South Stack



Author: Anthony Ellis
Format: Digital Video
Duration: 2′ 27″
Published: May 2020

Research Statement

South Stack is a short artists’ film that explores the rhythm and life of a building: South Stack lighthouse situated in Ynys Môn (Anglesey), Wales. The film utilises fixed-point filming methods (also known as time-lapse or rephotography), to document the same location at varying times of day, with these images then edited together according to a key rhythm of the lighthouse: the ten-second cycle of the rotating light atop the lighthouse. Through the process, this rhythmic element of the lighthouse – the rotating light – and the light of the sky and surrounding environment are interwoven through the film.

As stated above, a key question the film asks is whether the life of a building can be apprehended. This notion of a building’s life is not intended as a romantic or sentimental notion, or to propound mysticism or vitalism. By foregrounding the building in this way, I also do not intend to anthropomorphise the lighthouse. Instead, the project subscribes to a definition of life in Deleuzian terms: life as the power to differ (Colebrook, 2006: 1).This emphasis on difference, foregrounds the contextual relations between things. Further, again in Deleuzian terms, this would also foreground technology, not as an appendage to human life, but technology as life itself (Colebrook, 2006: 7). As outlined in the statement for a previous film work, Highway Code (Manchester 10k) (Ellis, 2019), this relates to developments in fields such as New Materialism and Object-oriented ontology where human consciousness is not privileged over non-human objects.

In the previous work, Highway Code (Manchester 10k), the notion of the city as a living thing was explored and contextualised in relation to other artists and artistic works including John Smith’s Blight(1996) and William Raban’s Thames Film (1986). In terms of the scale of the thing chosen as this living presence, the choice of the city in that film was clearly a large thing. This would be most comparable to Raban’s choice of the River Thames in ThamesFilm. Hence, in developing the present work, I focussed in on the scale of the thing that I would work with, moving towards a smaller object. This was partly influenced by John Smith’s Blight. In this work, the destruction of buildings, situated in East London, is imaged in such a way that the buildings appear to move of their own accord, as if they are alive. My thinking was also influenced by the work of the artist John Latham. Latham’s own house in Peckham, south-east London, was described by the artist as ‘a living sculpture’ (Flat Time House, 2019). Latham’s house continues to have significance as an active and working space, rather than used simply as a showcase for his work.

After some deliberation, I centred in on a lighthouse building as a suitable subject. The thinking: many lighthouses utilise a rotating light that has a clear and defined rhythm; a lighthouse has a very clear function, a purpose which is fundamental to its meaning; this meaning is linked to the surrounding environment and the form of the coastline. As Edensor states, light is ‘integral to the experience and understanding of specific landscapes and ingrained in cultural myths, habitual sensations, and practices’ (Edensor, 2017: 29). This is the case with a lighthouse, where the building has come into being through a relationship with light although, to add, I have had to circumvent many of the effects light has had on the formation of the South Stack landscape in order to manage the scope of the project. Hence, I gradually focussed in on a suitable lighthouse after some research. South Stack was finally chosen primarily due to three criteria: the fact of its ten-second rotating light; its accessibility to me; the form of the South Stack landscape. To expand on the final criteria – the landscape – the aim was to find a location that would allow the building structure to be clearly viewed in the overall framing, within a landscape view that would include a large expanse of the surrounding environment, namely the sea and sky. This was partly informed by my interest in Romanticist painting and, in particular, the work of English painters Turner and Constable who both focussed on light as a key theme in their practices (Wilton, 2006). South Stack, from the images I had viewed online, met these criteria, particularly from a raised filming position. To note, other popular framings of the lighthouse (such as along the pathway) did not allow as much of the surrounding landscape to be included and would be more restrictive, according to the research I had taken into photographing landscapes (Bauer and Hoddinott, 2013: 90).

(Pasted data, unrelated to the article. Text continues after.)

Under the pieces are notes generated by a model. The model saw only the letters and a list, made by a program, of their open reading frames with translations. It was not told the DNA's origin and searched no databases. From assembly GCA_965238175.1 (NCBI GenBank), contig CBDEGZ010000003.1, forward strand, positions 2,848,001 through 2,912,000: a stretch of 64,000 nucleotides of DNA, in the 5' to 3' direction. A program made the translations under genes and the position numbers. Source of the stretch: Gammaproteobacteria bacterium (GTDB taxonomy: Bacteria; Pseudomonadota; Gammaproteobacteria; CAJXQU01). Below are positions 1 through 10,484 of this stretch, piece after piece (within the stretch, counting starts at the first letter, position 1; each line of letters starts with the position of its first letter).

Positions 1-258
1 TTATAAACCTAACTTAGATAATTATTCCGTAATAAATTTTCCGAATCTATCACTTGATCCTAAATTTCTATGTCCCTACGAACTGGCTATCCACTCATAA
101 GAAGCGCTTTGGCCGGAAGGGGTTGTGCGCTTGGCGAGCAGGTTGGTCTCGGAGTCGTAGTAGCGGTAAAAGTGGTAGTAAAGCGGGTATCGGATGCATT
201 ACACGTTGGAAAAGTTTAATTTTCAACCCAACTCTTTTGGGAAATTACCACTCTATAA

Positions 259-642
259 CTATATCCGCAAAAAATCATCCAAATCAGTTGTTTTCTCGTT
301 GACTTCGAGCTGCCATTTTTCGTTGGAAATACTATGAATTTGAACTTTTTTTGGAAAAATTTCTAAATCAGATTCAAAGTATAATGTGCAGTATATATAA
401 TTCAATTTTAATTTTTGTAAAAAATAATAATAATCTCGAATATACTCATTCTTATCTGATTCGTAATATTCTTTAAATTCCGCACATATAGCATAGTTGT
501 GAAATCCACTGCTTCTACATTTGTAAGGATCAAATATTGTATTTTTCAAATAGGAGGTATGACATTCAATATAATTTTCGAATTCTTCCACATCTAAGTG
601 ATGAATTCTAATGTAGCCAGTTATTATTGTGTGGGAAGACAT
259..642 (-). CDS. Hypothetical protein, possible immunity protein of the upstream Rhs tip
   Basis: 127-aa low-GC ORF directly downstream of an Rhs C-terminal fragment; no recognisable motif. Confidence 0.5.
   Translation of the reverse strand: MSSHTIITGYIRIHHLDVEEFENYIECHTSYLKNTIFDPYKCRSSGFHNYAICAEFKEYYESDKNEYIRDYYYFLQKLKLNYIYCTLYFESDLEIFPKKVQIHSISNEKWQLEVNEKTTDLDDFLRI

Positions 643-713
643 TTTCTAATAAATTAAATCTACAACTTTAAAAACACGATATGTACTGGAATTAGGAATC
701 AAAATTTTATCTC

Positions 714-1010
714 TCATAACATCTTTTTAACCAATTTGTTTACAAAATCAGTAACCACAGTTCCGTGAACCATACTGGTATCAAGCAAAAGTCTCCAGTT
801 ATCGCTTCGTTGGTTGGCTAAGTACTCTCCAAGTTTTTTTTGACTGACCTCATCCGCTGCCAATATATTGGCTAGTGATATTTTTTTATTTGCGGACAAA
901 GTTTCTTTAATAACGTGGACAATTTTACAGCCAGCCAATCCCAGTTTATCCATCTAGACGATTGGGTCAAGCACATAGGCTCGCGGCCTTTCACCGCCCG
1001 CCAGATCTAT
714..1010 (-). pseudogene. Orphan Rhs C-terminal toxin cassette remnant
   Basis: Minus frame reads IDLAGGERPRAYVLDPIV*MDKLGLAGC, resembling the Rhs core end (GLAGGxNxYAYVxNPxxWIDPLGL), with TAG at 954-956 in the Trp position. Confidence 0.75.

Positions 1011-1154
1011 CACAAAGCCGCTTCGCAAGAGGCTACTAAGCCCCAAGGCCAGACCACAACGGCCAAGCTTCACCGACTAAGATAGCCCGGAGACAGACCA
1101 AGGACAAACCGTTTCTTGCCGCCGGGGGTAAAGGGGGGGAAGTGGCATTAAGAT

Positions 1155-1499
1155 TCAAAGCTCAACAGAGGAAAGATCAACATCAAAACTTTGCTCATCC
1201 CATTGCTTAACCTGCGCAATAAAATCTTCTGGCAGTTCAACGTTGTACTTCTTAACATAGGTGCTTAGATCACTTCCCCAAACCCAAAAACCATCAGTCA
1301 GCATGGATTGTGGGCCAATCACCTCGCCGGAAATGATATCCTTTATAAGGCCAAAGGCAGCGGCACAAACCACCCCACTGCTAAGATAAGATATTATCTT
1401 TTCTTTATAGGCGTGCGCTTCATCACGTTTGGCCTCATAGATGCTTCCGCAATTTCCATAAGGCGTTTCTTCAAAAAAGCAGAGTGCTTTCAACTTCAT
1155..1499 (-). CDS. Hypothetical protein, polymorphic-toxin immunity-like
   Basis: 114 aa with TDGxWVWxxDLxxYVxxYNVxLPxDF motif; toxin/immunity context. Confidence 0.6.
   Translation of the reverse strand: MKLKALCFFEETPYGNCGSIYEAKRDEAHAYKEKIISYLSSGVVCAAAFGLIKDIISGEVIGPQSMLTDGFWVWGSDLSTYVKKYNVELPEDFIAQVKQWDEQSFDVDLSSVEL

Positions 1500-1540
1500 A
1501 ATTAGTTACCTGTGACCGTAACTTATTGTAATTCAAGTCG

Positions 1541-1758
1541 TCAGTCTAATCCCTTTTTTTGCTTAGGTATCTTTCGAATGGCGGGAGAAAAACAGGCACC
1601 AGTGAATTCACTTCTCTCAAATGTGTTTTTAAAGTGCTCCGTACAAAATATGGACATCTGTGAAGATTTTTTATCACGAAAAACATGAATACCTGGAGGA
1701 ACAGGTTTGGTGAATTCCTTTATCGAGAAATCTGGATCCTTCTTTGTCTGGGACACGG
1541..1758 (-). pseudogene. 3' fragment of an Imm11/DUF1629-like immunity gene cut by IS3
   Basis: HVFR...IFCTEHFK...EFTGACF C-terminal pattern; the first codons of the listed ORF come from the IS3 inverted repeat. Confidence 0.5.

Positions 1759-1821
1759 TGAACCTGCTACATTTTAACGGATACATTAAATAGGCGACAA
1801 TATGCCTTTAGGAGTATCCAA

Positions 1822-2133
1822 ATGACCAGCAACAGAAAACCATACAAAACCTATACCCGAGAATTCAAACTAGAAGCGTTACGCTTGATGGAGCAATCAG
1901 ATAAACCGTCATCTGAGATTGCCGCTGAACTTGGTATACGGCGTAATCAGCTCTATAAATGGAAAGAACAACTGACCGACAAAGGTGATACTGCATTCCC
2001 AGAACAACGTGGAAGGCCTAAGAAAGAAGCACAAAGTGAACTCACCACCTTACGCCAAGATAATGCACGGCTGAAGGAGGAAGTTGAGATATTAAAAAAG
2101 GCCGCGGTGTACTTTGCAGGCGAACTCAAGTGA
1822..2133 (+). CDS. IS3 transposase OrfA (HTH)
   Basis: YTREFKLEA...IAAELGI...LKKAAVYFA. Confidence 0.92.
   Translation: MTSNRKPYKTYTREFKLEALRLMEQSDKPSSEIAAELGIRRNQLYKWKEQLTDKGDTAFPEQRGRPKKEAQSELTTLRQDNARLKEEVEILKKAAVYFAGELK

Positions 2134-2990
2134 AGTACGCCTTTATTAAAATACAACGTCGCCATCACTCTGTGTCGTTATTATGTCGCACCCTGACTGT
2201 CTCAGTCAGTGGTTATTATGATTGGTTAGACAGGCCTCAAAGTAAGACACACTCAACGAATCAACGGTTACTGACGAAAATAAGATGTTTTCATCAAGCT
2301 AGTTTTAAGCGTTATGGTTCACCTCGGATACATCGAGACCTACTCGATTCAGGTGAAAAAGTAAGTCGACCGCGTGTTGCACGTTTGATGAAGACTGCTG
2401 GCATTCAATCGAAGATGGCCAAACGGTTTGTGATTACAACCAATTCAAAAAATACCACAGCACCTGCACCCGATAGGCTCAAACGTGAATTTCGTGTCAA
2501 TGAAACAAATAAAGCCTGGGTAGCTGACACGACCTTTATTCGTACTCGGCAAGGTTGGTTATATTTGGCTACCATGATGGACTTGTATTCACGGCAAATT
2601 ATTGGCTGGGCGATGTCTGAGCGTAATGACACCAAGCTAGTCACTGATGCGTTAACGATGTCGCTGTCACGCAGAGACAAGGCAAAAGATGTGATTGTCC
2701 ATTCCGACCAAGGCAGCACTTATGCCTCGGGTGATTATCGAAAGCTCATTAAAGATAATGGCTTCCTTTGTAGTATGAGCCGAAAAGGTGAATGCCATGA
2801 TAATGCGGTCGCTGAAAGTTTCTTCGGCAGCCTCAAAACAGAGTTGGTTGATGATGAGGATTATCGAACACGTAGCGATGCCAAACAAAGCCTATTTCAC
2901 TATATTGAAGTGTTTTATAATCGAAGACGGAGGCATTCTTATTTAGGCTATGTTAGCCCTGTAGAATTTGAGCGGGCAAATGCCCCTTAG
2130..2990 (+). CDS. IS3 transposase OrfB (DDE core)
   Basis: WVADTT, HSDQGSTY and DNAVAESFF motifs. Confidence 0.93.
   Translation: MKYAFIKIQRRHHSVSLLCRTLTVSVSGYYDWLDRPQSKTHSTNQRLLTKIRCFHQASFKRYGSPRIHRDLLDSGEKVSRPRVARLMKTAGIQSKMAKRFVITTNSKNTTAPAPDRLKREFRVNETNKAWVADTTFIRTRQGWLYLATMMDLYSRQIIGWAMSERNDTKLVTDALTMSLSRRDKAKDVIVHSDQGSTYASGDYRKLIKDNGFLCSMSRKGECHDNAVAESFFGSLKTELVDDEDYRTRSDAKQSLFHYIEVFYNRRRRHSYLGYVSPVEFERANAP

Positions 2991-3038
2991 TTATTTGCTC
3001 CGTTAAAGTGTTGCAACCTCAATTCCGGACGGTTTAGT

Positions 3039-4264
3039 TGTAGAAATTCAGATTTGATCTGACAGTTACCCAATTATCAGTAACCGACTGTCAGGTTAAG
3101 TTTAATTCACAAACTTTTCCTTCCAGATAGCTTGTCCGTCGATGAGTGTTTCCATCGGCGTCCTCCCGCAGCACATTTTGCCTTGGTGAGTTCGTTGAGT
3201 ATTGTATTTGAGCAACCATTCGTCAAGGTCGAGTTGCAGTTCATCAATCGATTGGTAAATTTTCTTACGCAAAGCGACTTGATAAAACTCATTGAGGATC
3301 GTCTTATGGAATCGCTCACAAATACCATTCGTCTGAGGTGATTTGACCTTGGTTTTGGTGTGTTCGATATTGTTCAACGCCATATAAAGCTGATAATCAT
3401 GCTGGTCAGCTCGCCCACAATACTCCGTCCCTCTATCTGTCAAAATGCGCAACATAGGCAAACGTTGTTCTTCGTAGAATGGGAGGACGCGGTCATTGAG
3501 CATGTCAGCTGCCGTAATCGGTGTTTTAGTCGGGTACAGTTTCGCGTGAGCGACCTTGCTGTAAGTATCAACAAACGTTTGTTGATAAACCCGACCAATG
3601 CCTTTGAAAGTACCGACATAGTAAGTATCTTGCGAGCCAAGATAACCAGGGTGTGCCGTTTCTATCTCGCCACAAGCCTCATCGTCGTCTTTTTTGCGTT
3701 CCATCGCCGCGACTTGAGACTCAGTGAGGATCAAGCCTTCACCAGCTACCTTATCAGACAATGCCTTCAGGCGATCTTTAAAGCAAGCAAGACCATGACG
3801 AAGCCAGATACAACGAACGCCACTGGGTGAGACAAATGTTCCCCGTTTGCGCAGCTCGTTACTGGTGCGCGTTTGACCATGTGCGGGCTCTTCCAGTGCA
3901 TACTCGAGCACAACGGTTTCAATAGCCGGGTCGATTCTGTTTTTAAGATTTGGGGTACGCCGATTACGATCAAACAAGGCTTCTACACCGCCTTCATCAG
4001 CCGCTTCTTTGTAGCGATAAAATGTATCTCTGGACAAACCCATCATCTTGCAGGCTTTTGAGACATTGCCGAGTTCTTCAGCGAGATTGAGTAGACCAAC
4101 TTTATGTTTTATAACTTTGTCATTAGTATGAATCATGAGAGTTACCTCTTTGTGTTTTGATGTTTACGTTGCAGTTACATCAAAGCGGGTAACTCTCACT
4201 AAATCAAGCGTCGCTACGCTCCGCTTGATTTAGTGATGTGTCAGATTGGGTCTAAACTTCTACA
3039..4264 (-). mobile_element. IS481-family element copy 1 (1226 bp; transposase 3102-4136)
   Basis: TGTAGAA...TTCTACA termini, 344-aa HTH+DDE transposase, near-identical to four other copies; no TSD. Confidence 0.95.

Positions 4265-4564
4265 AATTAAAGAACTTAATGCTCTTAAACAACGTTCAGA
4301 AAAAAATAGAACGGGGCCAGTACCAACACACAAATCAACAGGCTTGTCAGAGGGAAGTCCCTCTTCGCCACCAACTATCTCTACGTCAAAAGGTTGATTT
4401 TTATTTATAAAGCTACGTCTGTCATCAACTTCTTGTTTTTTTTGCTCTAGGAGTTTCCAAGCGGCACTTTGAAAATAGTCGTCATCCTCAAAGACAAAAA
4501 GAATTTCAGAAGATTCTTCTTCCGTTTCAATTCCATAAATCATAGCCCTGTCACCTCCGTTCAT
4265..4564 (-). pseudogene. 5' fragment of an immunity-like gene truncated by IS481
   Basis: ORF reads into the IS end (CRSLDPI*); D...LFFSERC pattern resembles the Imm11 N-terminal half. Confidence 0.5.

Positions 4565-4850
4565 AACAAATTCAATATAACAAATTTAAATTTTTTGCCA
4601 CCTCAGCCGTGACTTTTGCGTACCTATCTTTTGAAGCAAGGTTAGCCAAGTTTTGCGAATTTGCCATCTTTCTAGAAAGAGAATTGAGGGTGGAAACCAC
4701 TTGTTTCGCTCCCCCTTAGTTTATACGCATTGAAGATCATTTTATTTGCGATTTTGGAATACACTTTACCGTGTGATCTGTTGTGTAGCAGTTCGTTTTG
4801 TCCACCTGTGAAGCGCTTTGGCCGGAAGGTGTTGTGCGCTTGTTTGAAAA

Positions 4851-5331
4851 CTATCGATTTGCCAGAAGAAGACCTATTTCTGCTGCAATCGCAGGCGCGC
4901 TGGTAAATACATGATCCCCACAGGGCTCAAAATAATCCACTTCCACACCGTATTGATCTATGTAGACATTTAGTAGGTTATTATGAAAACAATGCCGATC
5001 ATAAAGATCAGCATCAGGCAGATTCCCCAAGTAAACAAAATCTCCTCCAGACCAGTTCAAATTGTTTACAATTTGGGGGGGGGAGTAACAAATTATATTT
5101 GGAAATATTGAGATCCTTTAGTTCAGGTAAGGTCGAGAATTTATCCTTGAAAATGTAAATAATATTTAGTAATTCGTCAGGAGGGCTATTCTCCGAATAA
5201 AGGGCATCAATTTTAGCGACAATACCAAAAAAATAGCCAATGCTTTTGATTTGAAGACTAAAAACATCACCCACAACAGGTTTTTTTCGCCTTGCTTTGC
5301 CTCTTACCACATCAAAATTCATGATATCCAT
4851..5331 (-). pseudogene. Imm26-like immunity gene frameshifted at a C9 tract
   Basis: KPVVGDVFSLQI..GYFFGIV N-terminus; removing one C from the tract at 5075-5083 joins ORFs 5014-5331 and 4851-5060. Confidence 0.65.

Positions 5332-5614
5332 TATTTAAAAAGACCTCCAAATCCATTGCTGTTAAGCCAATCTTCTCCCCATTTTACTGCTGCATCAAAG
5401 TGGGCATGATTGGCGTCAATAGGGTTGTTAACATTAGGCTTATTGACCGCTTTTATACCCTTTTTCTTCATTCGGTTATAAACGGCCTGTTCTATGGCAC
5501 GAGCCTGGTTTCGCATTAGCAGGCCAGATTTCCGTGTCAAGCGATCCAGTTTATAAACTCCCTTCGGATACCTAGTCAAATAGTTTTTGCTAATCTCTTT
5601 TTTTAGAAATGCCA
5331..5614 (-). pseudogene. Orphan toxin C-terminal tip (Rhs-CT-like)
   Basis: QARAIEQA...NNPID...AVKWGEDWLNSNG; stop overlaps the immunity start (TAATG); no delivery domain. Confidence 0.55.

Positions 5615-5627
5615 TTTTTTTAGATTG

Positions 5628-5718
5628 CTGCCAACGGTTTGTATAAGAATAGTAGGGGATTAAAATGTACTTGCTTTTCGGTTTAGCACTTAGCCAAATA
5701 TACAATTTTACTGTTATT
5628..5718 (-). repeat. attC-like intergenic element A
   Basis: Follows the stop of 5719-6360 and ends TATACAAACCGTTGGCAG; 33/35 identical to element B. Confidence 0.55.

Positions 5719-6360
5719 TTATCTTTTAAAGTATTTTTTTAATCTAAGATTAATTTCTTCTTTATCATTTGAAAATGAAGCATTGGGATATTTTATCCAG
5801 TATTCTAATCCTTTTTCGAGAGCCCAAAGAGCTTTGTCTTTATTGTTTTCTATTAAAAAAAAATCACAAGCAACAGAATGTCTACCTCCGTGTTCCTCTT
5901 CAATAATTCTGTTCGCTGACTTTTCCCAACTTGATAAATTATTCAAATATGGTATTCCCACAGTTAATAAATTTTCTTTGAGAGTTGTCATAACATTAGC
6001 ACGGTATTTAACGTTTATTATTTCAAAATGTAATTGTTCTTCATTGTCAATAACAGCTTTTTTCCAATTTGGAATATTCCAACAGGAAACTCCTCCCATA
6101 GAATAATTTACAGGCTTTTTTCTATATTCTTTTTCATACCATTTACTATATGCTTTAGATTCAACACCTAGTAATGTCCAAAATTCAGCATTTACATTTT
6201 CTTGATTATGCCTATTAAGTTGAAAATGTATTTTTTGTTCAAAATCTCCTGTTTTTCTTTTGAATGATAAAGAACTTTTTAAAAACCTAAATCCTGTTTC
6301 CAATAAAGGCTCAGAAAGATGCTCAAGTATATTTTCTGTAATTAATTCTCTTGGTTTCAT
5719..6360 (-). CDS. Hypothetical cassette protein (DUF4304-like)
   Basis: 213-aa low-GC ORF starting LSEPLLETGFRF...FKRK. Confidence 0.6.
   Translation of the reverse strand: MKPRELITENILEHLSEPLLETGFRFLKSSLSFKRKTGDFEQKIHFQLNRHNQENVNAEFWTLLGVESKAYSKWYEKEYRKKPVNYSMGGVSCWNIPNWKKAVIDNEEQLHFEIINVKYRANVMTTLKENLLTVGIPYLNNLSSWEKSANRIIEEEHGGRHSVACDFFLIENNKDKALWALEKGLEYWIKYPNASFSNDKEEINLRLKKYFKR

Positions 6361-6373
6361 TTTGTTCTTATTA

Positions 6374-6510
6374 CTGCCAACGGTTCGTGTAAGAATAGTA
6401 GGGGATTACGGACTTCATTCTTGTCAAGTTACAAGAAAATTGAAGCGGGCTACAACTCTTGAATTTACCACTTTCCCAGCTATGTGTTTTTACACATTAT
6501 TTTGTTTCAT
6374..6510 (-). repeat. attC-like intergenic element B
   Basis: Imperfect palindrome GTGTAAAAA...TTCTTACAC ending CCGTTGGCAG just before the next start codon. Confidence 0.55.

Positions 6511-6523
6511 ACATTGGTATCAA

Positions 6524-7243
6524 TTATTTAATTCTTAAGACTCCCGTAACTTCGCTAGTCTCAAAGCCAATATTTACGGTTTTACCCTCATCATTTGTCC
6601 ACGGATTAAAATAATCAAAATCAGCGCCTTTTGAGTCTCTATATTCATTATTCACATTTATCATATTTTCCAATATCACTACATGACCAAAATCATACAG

As with many of the works I have produced, the methods are derived from artists’ film and, more specifically, film research centred on cities, sometimes described as ‘city-film’. The method of creating the practice is fundamental to the work, particularly at the editorial stage of production. In effect, I transcribe the rhythms of place onto the edit of the film. The field element of the research was conducted over a two-day site survey employing fixed-point photography, or what is also referred to as rephotography (Rieger, 2011). This is where the same location is filmed from the same position across a period of time in order to emphasise changes in the environment. This method is similar to that employed in Day and Night with Mallawhereby fixed-point photography is utilised in a rural location in order to explore the differing rhythms of human and geological time (Arlander, 2018). The method is also sometimes referred to as time-lapse photography, where changes in environments are documented and recorded, particularly notable in the film Koyaanisqatsi(1982).